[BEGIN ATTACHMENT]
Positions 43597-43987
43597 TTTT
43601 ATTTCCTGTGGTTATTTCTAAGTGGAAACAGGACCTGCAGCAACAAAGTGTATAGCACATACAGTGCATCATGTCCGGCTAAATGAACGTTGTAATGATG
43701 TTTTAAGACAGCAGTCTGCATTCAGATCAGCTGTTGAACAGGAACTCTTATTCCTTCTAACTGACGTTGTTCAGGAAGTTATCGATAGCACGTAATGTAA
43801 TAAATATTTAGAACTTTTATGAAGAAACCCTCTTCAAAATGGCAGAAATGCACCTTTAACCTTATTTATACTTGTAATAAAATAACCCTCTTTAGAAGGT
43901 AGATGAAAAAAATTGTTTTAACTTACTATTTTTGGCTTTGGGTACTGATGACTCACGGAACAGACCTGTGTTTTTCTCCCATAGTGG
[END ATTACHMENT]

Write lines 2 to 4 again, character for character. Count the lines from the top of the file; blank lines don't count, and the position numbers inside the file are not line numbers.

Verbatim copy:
43597 TTTT
43601 ATTTCCTGTGGTTATTTCTAAGTGGAAACAGGACCTGCAGCAACAAAGTGTATAGCACATACAGTGCATCATGTCCGGCTAAATGAACGTTGTAATGATG
43701 TTTTAAGACAGCAGTCTGCATTCAGATCAGCTGTTGAACAGGAACTCTTATTCCTTCTAACTGACGTTGTTCAGGAAGTTATCGATAGCACGTAATGTAA